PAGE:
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You can search the entire site. or go to the recent opinions, or the chronological or subject indices. Compton v. Kittleson (11/09/2007) sp-6197
Notice: This opinion is subject to correction before publication in the Pacific Reporter. Readers are requested to bring errors to the attention of the Clerk of the Appellate Courts, 303 K Street, Anchorage, Alaska 99501, phone (907) 264-0608, fax (907) 264-0878, e-mail firstname.lastname@example.org. THE SUPREME COURT OF THE STATE OF ALASKA
|LARRY D. COMPTON, Trustee in||)|
|Bankruptcy for Danilo and Angelita||) Supreme Court No. S-12175|
|) Superior Court No. 3AN-04-7687 CI|
|v.||) O P I N I O N|
|NICHOLAS KITTLESON,||) No. 6197 November 9, 2007|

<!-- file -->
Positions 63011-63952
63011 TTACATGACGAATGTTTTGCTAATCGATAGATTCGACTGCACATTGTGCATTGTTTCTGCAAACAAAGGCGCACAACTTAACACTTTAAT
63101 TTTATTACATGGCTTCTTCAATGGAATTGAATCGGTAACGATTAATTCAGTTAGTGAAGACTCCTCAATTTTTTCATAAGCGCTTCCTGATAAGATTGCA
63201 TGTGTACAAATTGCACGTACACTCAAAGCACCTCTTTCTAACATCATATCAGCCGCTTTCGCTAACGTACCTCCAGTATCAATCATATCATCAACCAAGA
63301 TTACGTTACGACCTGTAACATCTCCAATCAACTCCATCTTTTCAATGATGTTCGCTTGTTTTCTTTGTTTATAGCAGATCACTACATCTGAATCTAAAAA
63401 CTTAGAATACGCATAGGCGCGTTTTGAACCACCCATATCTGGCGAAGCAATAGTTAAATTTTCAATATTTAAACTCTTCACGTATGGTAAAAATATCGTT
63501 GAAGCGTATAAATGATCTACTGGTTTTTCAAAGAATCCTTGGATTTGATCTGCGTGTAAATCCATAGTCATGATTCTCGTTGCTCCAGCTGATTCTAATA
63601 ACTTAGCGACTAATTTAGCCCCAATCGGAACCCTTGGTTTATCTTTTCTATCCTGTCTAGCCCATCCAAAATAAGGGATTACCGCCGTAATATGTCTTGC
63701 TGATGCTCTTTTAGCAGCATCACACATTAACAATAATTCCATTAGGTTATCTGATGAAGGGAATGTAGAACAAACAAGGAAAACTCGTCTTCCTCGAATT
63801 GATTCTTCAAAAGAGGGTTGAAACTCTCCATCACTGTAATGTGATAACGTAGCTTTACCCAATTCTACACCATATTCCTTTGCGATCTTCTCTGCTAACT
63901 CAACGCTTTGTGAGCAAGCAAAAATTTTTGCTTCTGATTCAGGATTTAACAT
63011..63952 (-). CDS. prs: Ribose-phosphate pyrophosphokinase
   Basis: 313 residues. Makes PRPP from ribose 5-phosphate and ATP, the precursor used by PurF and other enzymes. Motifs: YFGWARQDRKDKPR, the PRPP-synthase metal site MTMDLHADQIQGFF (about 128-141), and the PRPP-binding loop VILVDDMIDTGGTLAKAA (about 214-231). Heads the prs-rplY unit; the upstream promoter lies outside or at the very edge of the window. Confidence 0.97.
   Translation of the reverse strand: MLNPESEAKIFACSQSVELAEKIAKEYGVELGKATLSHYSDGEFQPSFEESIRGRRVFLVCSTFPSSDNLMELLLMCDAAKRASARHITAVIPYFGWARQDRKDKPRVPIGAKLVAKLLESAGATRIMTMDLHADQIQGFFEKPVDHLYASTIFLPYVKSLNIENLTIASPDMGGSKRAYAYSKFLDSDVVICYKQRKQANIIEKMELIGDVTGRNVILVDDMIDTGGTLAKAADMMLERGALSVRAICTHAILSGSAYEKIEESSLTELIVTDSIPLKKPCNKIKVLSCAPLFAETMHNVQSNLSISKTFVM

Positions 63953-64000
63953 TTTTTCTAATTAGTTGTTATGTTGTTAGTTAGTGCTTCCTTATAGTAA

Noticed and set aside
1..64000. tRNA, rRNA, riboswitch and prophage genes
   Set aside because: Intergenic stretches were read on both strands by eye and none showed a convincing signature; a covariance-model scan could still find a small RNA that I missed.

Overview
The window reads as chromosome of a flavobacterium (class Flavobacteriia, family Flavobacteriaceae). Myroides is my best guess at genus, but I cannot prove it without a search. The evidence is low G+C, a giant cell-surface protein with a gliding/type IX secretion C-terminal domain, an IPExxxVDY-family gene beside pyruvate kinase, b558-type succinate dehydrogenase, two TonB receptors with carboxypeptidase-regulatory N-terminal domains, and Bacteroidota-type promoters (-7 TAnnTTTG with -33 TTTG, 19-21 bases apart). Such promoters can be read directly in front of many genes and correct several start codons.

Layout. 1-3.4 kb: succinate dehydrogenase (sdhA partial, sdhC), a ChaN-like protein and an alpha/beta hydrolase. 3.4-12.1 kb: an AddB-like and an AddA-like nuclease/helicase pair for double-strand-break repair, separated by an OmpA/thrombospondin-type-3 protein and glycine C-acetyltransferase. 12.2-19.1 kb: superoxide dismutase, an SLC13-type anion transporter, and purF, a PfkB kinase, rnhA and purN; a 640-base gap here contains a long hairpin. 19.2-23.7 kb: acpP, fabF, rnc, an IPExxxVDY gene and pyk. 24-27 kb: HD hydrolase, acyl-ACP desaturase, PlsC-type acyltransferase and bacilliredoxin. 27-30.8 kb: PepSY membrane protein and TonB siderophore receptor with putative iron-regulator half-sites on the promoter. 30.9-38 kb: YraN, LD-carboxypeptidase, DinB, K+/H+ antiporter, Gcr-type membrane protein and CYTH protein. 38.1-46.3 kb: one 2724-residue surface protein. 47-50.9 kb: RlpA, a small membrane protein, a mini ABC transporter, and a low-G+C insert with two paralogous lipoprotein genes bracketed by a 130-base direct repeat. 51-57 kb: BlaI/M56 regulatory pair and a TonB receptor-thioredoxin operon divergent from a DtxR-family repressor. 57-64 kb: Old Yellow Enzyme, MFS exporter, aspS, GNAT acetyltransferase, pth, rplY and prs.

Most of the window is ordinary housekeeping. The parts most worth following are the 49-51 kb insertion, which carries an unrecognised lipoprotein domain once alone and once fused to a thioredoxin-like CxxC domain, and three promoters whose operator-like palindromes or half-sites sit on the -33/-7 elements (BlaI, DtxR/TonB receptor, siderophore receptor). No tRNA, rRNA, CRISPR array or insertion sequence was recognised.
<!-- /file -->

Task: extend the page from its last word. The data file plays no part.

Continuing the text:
Appeal from the Superior Court of the State of Alaska, Third Judicial District, Anchorage, Sen K. Tan, Judge. Appearances: Mark A. Sandberg, Sandberg, Wuestenfeld & Corey, Anchorage, for Appellant. Brewster H. Jamieson and Andrea E. Girolamo-Welp, Lane Powell LLC, Anchorage, for Appellee. Before: Matthews, Eastaugh, Bryner, and Carpeneti, Justices. [Fabe, Chief Justice, not participating.] BRYNER, Justice. I. INTRODUCTION Attorney Nicholas Kittleson filed a consumer protection action against an Anchorage used car dealership on behalf of Danilo and Angelita Nelvis. Kittleson represented the Nelvises under a hybrid fee agreement that called for Kittleson to receive a contingent fee unless the Nelvises settled the case for an amount that will pay less than $175.00 per hour for the time [Kittleson] invest[ed] in the case; in that event, the Nelvises would be required to pay Kittleson a fee based on the $175 hourly rate. Before trial the Nelvises turned down a $25,000 settlement offer. They lost at trial, and the superior court entered a judgment ordering them to pay costs and attorneys fees totaling almost $100,000. The Nelvises then petitioned for bankruptcy, and the bankruptcy trustee sued Kittleson to recover their losses, alleging that Kittleson committed legal malpractice because his fee agreement violated the Alaska Rules of Professional Conduct. The sole question raised in this appeal is whether the type of hybrid-fee agreement at issue here is barred as a matter of law. We hold that Alaska law prohibits a fee agreement that uses a clients decision to settle as a trigger to convert contingent-fee representation into an obligation to pay hourly fees because a hybrid agreement of this kind impermissibly burdens the clients exclusive right to settle a case. II. FACTS AND PROCEEDINGS In October 1999 Danilo and Angelita Nelvis bought a used SUV in Anchorage from Cream Puff Auto, Inc. The SUV soon developed serious engine problems and, by December 1999, had stopped running completely. Dissatisfied with Cream Puffs response to their complaints, the couple sought help from Kittleson, contending that Cream Puff had misrepresented the condition of the SUV and had failed to honor their extended care warranty. After an initial consultation, Kittleson sent the Nelvises a proposed fee agreement along with a letter estimating that their case had a seventy percent chance of success. Kittleson noted that if they won, the Alaska Consumer Protection Act could entitle them to recover treble damages. Kittleson also advised that if they lost, they would be responsible for a percentage of Cream Puffs attorneys fees and costs; he pointed out that the potential cost could reach $10,000 or more. The letter then told the Nelvises that Kittleson would be honored to fight for your rights in obtaining a fair settlement/judgment in this case, that he was attaching a proposed fee agreement, and that the Nelvises could begin the process of bringing a lawsuit by executing the agreement and fulfilling its conditions. The fee agreement attached to Kittlesons letter proposed a hybrid arrangement that would start with a contingent- fee arrangement entitling Kittleson to thirty-three percent of any amounts recovered from all defendants plus any award of attorney fees; under the contingent-fee arrangement, the agreement explained, [i]f there is no recovery for you, there will be no fee. But the agreement would automatically convert to hourly-fee representation at the rate of $175 per hour if the Nelvises decide[d] to drop the case. Specifically, while noting that the Nelvises retained final discretion to settle this case, the agreement provided: If you agree to settle this case for an amount that will pay less than $175.00 per hour for the time I invest, then I shall receive an amount over and above the 33% to compensate me at the rate of $175.00 per hour before you receive your portion of the settlement. The basis of Kittlesons compensation thus hinged on whether the Nelvises agreed to settle, the amount of the agreed settlement, and the number of hours Kittleson had invested in the case at the time the case settled. The Nelvises signed the proposed agreement, establishing an attorney-client relationship with Kittleson. Kittleson then filed a complaint against Cream Puff in the superior court in Anchorage. The complaint alleged that Cream Puff had committed fraud and breach of warranty, and had violated the Consumer Protection Act and various Federal Trade Commission regulations. While the Nelvises case was pending in the superior court, a similar hybrid-fee agreement that Kittleson had used in an unrelated consumer protection case came under scrutiny by a federal judge in an Anchorage bankruptcy case.1 Prompted by questions raised in the bankruptcy matter, Kittleson wrote to the Alaska Bar Association, requesting an informal ethics opinion on his use of the hybrid-fee agreement. Bar counsel issued an informal opinion concluding that the fee agreement raised several ethical concerns, including the agreements potential to significantly inhibit the clients exercise of his or her right to settle a matter. Bar counsel also stated that he believed that a fee arbitration panel adjudicating a fee dispute under the fee agreement would find impermissible pressure on the clients right to settle or not settle a matter and would reduce the fee to thirty-three percent and might possibly refer the matter for investigation. Less than a week after the bar issued its ethics opinion, Cream Puff sent Kittleson an offer of judgment for $25,000, including costs and attorneys fees. In a letter informing the Nelvises of Cream Puffs offer, Kittleson disclosed that, when calculated at the rate of $175 per hour, his hourly fees for time worked on the case to date already exceeded $30,000; thus, Kittleson observed, acceptance of this offer would mean no recovery for you, as it would be less than the amount already incurred for my actual attorney fees. Kittleson nonetheless offered to compromise my fee arrangement to the amount of $22,000.00, pointing out that [t]his would then mean that you would receive a total of $3,000. Kittleson also attached a copy of the bar associations ethics opinion and advised the Nelvises they could accept Cream Puffs offer and pursue fee arbitration against him through the bar association. Despite the availability of these options, in his final analysis Kittleson urged the Nelvises to reject Cream Puffs offer, stating that [i]t is my professional opinion that your recovery will be much greater than this at trial. Furthermore, if you win the Consumer Protection Act claims, which I think are your strongest claims, then [Cream Puff] would be required to pay full attorney fees. In keeping with Kittlesons recommendation, the Nelvises rejected Cream Puffs offer. Two months later, in response to the bar associations opinion and the current status of the case, Kittleson revised his fee agreement with the Nelvises. The new agreement omitted the fee-conversion clause and called for Kittleson to be paid a pure one-third contingency fee from any recovery. But Cream Puff evidently extended no further offers of judgment. In May 2003 the Nelvises case went to trial. Cream Puff prevailed on all claims. Given the Nelvises rejection of its pretrial offer, the dealership moved for an award of costs and enhanced attorneys fees under Civil Rule 68 and AS 09.30.065. The court granted the motion and entered judgment against the Nelvises for fees and costs totaling $99,169.19. The judgment forced the Nelvises to file for bankruptcy. Bankruptcy Trustee Larry D. Compton then sued Kittleson in superior court for legal malpractice in connection with his use of the convertible fee agreement. The parties stipulated that no issues of fact existed and that the only issue presented was whether the disputed fee agreements conversion clause is prohibited by Alaska law; Compton then filed a motion for summary judgment and Kittleson filed an opening brief seeking dismissal of the action. After hearing oral argument on the point, Superior Court Judge Sen K. Tan concluded that the agreement as written, on its face, leaves the decision to settle with the client and does not impinge on the clients right to make that decision. On this basis the court determined that the plain language of the agreement does not violate Alaska law. While recognizing that the agreement might be invalid if it resulted in an unreasonable fee, the court observed that [t]he reasonableness of the fees charged to a client is a question of fact and not before this court. Accordingly, given the parties stipulation, the court denied Comptons motion for summary judgment and dismissed the complaint. Compton appeals. III. DISCUSSION On appeal, the parties address the single point of law raised before the superior court: whether the specific fee- conversion provision at issue here violates Alaska law more particularly, the Alaska Rules of Professional Conduct by impermissibly burdening a clients right to control settlement. Compton argues that Kittlesons convertible fee agreement interferes with a clients right to settle a case in violation of the Rules of Professional Conduct. He insists that asking a client to agree at the outset of a case to convert a pure contingent-fee arrangement to an hourly fee upon settlement penalizes the client for settling and imposes an intolerable restriction on the clients right to decide whether and when to settle. Compton suggests that the conversion clauses restrictive effect is deliberate, rather than incidental, emphasizing that Kittlesons use of the clause in small-dollar consumer protection cases reflects his desire to maximize his prospects of winning full statutory attorneys fees under the Consumer Protection Act, a right that attaches only when a claimant prevails at trial.2 In response, Kittleson acknowledges that clients generally retain primary control over settlement decisions and have the right to settle without the intervention, knowledge, or consent of their attorneys. But he maintains that an attorney- client agreement does not violate the Rules of Professional Conduct unless it expressly restricts a clients right to accept or reject a settlement offer a restriction that, in Kittlesons view, the disputed conversion clause did not contain. Because the parties have stipulated that there are no genuine issues of material fact, their dispute presents a question of law, which we review independently, adopting the rule of law that is most persuasive in light of precedent, reason, and policy.3 In ruling that Kittlesons fee agreement was permissible, the superior court focused largely on whether the Alaska Rules of Professional Conduct categorically prohibit the use of agreements providing for hybrid fees. The court concluded that hybrid-fee agreements do not violate the professional conduct rules per se, as long as the fee ultimately charged complies with Rule 1.5s directive that a lawyers fee shall be reasonable.4 As a general matter, this conclusion is unassailable. The plain language of Rule 1.5, which regulates attorneys fees, implicitly recognizes that hybrid-fee agreements are not categorically barred: A fee agreement which is in whole or in part contingent shall be in writing and shall state the method by which the fee is to be determined . . . .5 Moreover, even though we have never squarely upheld the validity of hybrid-fee agreements under Alaska law, we have tacitly condoned their use on at least one occasion by upholding a hybrid agreement against a challenge directed at the reasonableness of the particular fee at issue in the appeal, noting that [a]lthough the combined hourly and contingent fee arrangement was unconventional, it was not unreasonable.6 Our recognition that hybrid agreements may properly be used in some situations appears to reflect the prevailing view in other jurisdictions.7 We thus conclude that an attorneys use of a hybrid-fee agreement does not necessarily breach the Alaska Rules of Professional Conduct. Yet the conclusion that hybrid agreements may sometimes be properly used hardly establishes that such agreements are always facially valid or that the particular type of hybrid agreement used by Kittleson was permissible as a matter of law. Here, the hybrid agreement combines two active ingredients into a potent mix: first, it uses the clients decision to settle as the trigger for converting from contingent to hourly fees; then, once the conversion is triggered, it operates retroactively to encompass all work performed from the inception of the case. Whether Alaska law prohibits this type of hybrid-fee arrangement presents a question of law that cannot be decided without assessing the combined effects of these features in light of requirements imposed by the Alaska Rules of Professional Conduct and other relevant provisions of Alaska law. Alaskas Rules of Professional Conduct follow the mainstream in recognizing that clients, and not attorneys, possess the right to decide whether to settle or drop a case. Because this right is personal to the client, an attorney cannot demand relinquishment of the right as a condition of representation. Rule 1.2(a) provides that [a] lawyer shall abide by a clients decision whether to accept an offer of settlement of a matter. Other authorities support this strict view that the right belongs to the client alone. The American Bar Associations Annotated Model Rules of Professional Conduct emphasize that [a] lawyer has no inherent power, by virtue of the fact that he or she represents a client, to settle the clients claim.8 The Restatement (Third) of the Law Governing Lawyers explains that the decision to settle is reserved to the client because a settlement definitively disposes of client rights.9 And Charles W. Wolframs treatise, Modern Legal Ethics, notes that a lawyer may, at times, have a duty to encourage a client to settle, but the decision whether or not to settle is for the client to make.10 Applying these principles, courts have consistently declined to enforce fee agreement provisions that give attorneys control over settlement by requiring the attorneys approval or by requiring the client to accept an offer that the attorney considers favorable.11 Because these cases rest their outcomes on the personal nature of the right to settle, they do not consider it relevant to inquire into how clients choices might affect the economic interests of their attorneys. For example, in Mattioni, Mattioni & Mattioni, Ltd. v. Ecological Shipping Corp., a law firm sued a former client based on a provision in its fee agreement stating that the client agrees not to compromise its suit without its attorneys consent after the client negotiated a settlement without the firms involvement.12 The United States District Court held that despite the firms reasonable expectation of a very substantial fee for its work on the clients behalf, the consent provision of the fee agreement violated public policy and could not support the firms claims against its former client.13 The court went on to observe that if the clients actions unfairly deprived the attorney of a reasonable expectation of compensation, the attorneys proper remedy would not be to enforce the void fee agreement but rather to seek recovery of the reasonable value of services rendered under a theory of quantum meruit.14 Also relevant are cases declining to enforce fee agreements that interfere with the clients analogous right to end the attorney-client relationship.15 In confirming that this right belongs exclusively to the client, courts have invalidated not only agreements that directly restrict the clients ability to exercise the right, but also agreements that use mechanisms such as nonrefundable retainers16 to discourage exercise of the right by burdening it indirectly.17 As the New York Court of Appeals stated in In re Cooperman, an attorney disciplinary case, the problem with special nonrefundable retainers is that they alter and economically chill the clients unbridled prerogative to walk away from the lawyer.18 The court added that to answer that the client can technically still terminate misses the reality of the economic coercion that pervades such matters.19 In their treatise, The Law of Lawyering, professors Geoffrey C. Hazard, Jr. and W. William Hodes conclude that the pressure inherent in convertible fee agreements makes them unacceptable. Describing an analogous fee-conversion provision, albeit one triggered by a clients decision to reject a settlement offer, they write: Even if an adequately counseled client had agreed in advance to such an arrangement, it probably could not stand in the face of Model Rule 1.2(a) and Restatement 22, which allocate decisions as to settlement to the client . . . . Although a lawyer can and should forcefully argue against rejection of an offer that ought to be accepted, she cannot use this form of economic coercion to force the issue. A number of bar association ethics opinions support this view, ruling that conversion agreements are invalid if they change contingent fees to hourly fees when a client wishes to accept a settlement that the attorney thinks is inadequate. The State Bar Professional Ethics Committee of Wisconsin has written, after describing such an agreement: In that situation, it would be improper for the lawyer to attempt to charge on an hourly basis. If the lawyer were permitted to charge on an hourly basis, the client, to some extent, loses control of his case as he or she would face the choice of a lawyers bill he cannot afford and a lawsuit which he or she doesnt want to pursue. Moreover, the large attorneys fees which are generated by the contingent fee can only be justified because of the risks the lawyers must bear of not making an adequate recovery to cover his or her time in certain cases. The clients desire to accept a less than satisfactory settlement offer is an inherent part of that risk. To suggest a lawyer can have it both ways with the use of the proposed clause is not acceptable to the committee. Therefore, to include the proposed language in the contingent fee contract so as to permit charging a client on an hourly basis if the lawyer deems a settlement offer inadequate, is, in the opinion of the committee, overreaching and, therefore, unethical. The Nebraska State Bar Associations ethics committee reached a similar conclusion: It is the opinion of the Committee that a contractual agreement whereby a client electing to settle a case for an amount less than the amount which the attorney believes is the reasonable value of the case, may be charged an hourly fee, instead of the contingent fee otherwise agreed upon, unduly restricts the clients ability to accept settlement offers and may result in excessive charges. Such a contractual provision is not permissible. And the Ethics Committee of the Colorado Bar Association has similarly indicated that a contingent fee agreement that converts to an alternate fee if the client settles a claim (or refuses to accept a settlement) contrary to the attorneys advice is void.23 The case at bar exemplifies the tensions created by the structure of hybrid agreements like the one used by Kittleson. Under a pure contingent-fee agreement, the Nelvises would have recovered approximately $15,000 from Cream Puffs $25,000 offer only slightly less than the price they paid for the used car. But under the fee-conversion provision, Kittlesons fees, when calculated at the agreements hourly rate, exceeded the amount of Cream Puffs offer, leaving the Nelvises with less than nothing: under the hybrid agreement, accepting the offer would have triggered the conversion from contingent to hourly fees, thus obliging the Nelvises to pay Kittleson more than $30,000 in fees while giving them only $25,000 to satisfy the new obligation.24 The impact of this fee surprise is compounded by the predictable difficulty of forecasting the effects of the fee- conversion provision. Given the number of variables involved the merit and strength of the clients claims, the probable timing and size of a settlement offer, and the work required to achieve settlement it seems unrealistic to expect that prospective clients like the Nelvises would be able to appreciate the risks and benefits of the disputed fee provision. It seems unlikely, too, that the attorney-client agreement between Kittleson and the Nelvises, with a single sentence devoted to the fee-conversion provision, satisfies an attorneys duty to fully explain the terms of a fee agreement in such a way that the client can understand.25 In defense of his agreement, Kittleson argues that attorneys fees are a constant pressure in almost any litigation and quite often influence settlement decisions. Kittleson also contends that the Nelvises would have been in exactly the same position had they entered into a traditional hourly fee agreement. While it is true that the costs of litigation often influence strategy, Kittlesons response ignores a key distinction between a convertible fee agreement and one based on straight hourly fees: the delayed impact of actuating a springing obligation to pay for work already performed but never before chargeable to the client. Because the potential cost of a future obligation of this kind and the potential value of the right the client is asked to forgo to avoid the obligation are both largely incalculable at the inception of the attorney-client relationship, when the fee agreement is signed, we conclude that the fee-conversion provision at issue here impermissibly burdens the clients right to settle a case. Kittleson nonetheless defends the convertible fee agreement as justified on public policy grounds. He notes that Alaskas consumer protection laws are designed to encourage the use of private damages actions as a means of curtailing unfair trade practices.26 He further notes that, to encourage attorneys to handle such cases, Alaska law also authorizes an award of full reasonable attorney fees at the prevailing reasonable rate when the client wins a claim at trial.27 According to Kittleson, then, to give full effect to the legislative intent, the attorney must be allowed to include an hourly component to a standard contingent-fee agreement in order to promote the attorneys ability to earn full fees. It is not the law or an ethical canon that an attorney must work for free, Kittleson reasons, and because the Legislature wants to encourage private enforcement and representation . . . it is imperative that attorneys in the consumer protection arena be allowed to utilize fee agreements that lead to adequate compensation. Moreover, Kittleson alleges systematic abuses in such cases by defendants who use a divide and conquer strategy that aims to encourage early settlement by clients for modest sums, while driving up unrecoverable costs to their attorneys. Kittleson suggests that a hybrid hourly fee provision like the one he uses is justified as a response to these abuses; he asserts that as matters currently stand, it is difficult for consumers like the Nelvises to find attorneys willing to handle small unfair practices claims. Although Kittleson offers no support for his claim that a shortage of willing attorneys exists, we readily accept his premise that the attorneys fees provisions of Alaskas consumer protection laws were designed to encourage attorneys to handle consumer protection complaints, even when they are small. Yet the policy of encouraging attorneys to participate in these cases subserves the Consumer Protection Acts overarching goal of encouraging small consumer protection claims. It hardly follows that this broader policy goal would be served by a fee agreement enabling attorneys to compromise the procedural rights of their clients the parties whose rights the law ultimately strives to promote. To the contrary, it would seem anomalous to encourage the successful resolution of consumer rights claims by adopting a practice designed to penalize the claimant for accepting a reasonable offer to settle. In light of the ethical and practical dangers posed by the hybrid agreement, then, we think that Kittlesons policy arguments lack merit. IV. CONCLUSION We conclude that the type of hybrid-fee agreement disputed here is prohibited under the Alaska Rules of Professional Conduct and other provisions of Alaska law because of its potential to restrict a clients exclusive right to accept or reject an offer of judgment. We therefore REVERSE the superior courts order dismissing Comptons complaint and REMAND for entry of summary judgment in favor of Compton. _______________________________ 1 In response to questions raised by the judge and the opposing counsel in the bankruptcy matter, Kittleson explained that he had added the fee-conversion provision to his standard contingent-fee agreement after a client in an earlier consumer protection case had decided to settle before trial, thus preventing Kittleson from recovering a statutory award of attorneys fees under the Consumer Protection Act. While the settlement left his client satisfied, Kittleson noted, the contingent-fee share of the recovery yielded just $2,500 for a case in which Kittleson had invested roughly $16,000 worth of his time. The bankruptcy judge authorized the trustee in bankruptcy to enter into the fee agreement with Kittleson, noting that actual fees would have to be approved by the court at the time of any settlement. 2 See AS 45.50.537. 3 In re K.A.H., 967 P.2d 91, 93 (Alaska 1998) (citing Guin v. Ha, 591 P.2d 1281, 1284 n.6 (Alaska 1979)). 4 See Alaska R. Prof. Conduct 1.5(a). 5 Alaska R. Prof. Conduct 1.5(c) (emphasis added). 6 State, Pub. Employees Ret. Bd. v. Cacioppo, 813 P.2d 679, 685 n.14 (Alaska 1991). 7 See, e.g., City of Burlington v. Dague, 505 U.S. 557, 560 (1992) (Fees for legal services in litigation may be either certain or contingent (or some hybrid of the two).); Gilbert v. Evan, 822 So. 2d 42, 46 (La. App. 2002) (There is no law prohibiting this hybrid contingency fee contract nor has any court declared such contracts invalid because they are against public policy.). But cf. Neal v. Bavarian Motors, Inc., 882 A.2d 1022, 1032 n.12 (Pa. Super. 2005) (The absence of any provision in the [Pennsylvania Rules of Professional Conduct] for hybrid agreements suggests that such agreements, while perhaps permissible, should be closely scrutinized.). 8 Ann. Model Rules of Profl Conduct R. 1.2 legal background at 16 (4th ed. 1999). 9 Restatement (Third) of the Law Governing Lawyers 22 cmt. d (2000). 10 Charles W. Wolfram, Modern Legal Ethics 4.6.2 (1986). 11 See, e.g., Mattioni, Mattioni & Mattioni, Ltd. v. Ecological Shipping Corp., 530 F. Supp. 910, 913 (E.D. Pa. 1982); In re Lansky, 678 N.E.2d 1114, 1116 (Ind. 1997); Parents Against Drunk Drivers v. Graystone Pines Homeowners Assn, 789 P.2d 52, 55 (Utah App. 1990); Butler v. Young, 2 S.E.2d 250, 251 (W.Va. 1939). But see Ramirez v. Sturdevant, 26 Cal. Rptr. 2d 554, 561 (Cal. App. 1994) (holding that term in supplemental retainer agreement requiring client to accept settlement offer of $150,000 or more did not breach attorneys fiduciary duty to client). 12 Mattioni, 530 F. Supp. at 912. 13 Id. at 912-14. 14 Id. at 914. 15 Alaska R. Prof. Conduct 1.16(a)(3); Restatement (Third) of the Law Governing Lawyers 31 cmt. d (A client and lawyer cannot validly enter a contract forbidding the client to discharge the lawyer.). 16 Some courts refer to such agreements as special retainers to distinguish them from generally permissible nonrefundable fees that are paid in exchange for an attorneys promise to be available to perform legal services during a specified period of time. See Wong v. Michael Kennedy, P.C., 853 F. Supp. 73, 79-80 (E.D.N.Y. 1994); In re Cooperman, 633 N.E.2d 1069, 1070 (N.Y. 1994); Cuyahoga County Bar Assn v. Okocha, 697 N.E.2d 594, 597 (Ohio 1998) (nonrefundable retainers appropriate only when used to make lawyer available or preclude lawyer from providing services to clients competitor). 17 See, e.g., Wong, 853 F. Supp. at 79-80 (nonrefundable retainer requiring client to pay $225,000 for specified services invalid); AFLAC, Inc. v. Williams, 444 S.E.2d 314, 316-17 (Ga. 1994) (damages clause of retainer agreement providing monetary penalty in event that client prematurely terminated multi-year retainer invalid as unreasonable infringement on clients right to discharge attorney); In re Cooperman, 633 N.E.2d at 1072-73 (divorce lawyer disciplined for routinely charging $5,000 nonrefundable retainer). 18 In re Cooperman, 633 N.E.2d at 1072. 19 Id. 20 1 Geoffrey C. Hazard, Jr. & W. William Hodes, The Law of Lawyering 8.15 (3d ed. Supp. 2003). We note that this discussion of convertible fee agreements did not appear in the edition of Hazard and Hodes that was in circulation at the time that the fee agreement in this case was made. 21 Wis. State Bar Profl Ethics Comm., Formal Op. E-82-5 (1982). 22 Neb. State Bar Assn Lawyers Advisory Comm., Formal Op. 95-1 (1995). 23 Colo. Bar Assn Ethics Comm., Formal Op. 100 (1997). 24 While Kittleson did offer to reduce his fees to $22,000, allowing the Nelvises to recover $1,500 after repayment of costs, this limited, post-offer-of-judgment concession does not alter the analysis of whether the hybrid agreement was legally valid at the time it was made. 25 See Restatement (Third) of the Law Governing Lawyers 18 cmt. d. (In entering a contract at the outset of a representation, the lawyer must explain the basis and rate of the fee . . . and advise the client of such matters as conflicts of interest, the scope of the representation, and the contracts implications for the client . . . .) (emphasis added). 26 See AS 45.50.531. 27 AS 45.50.537.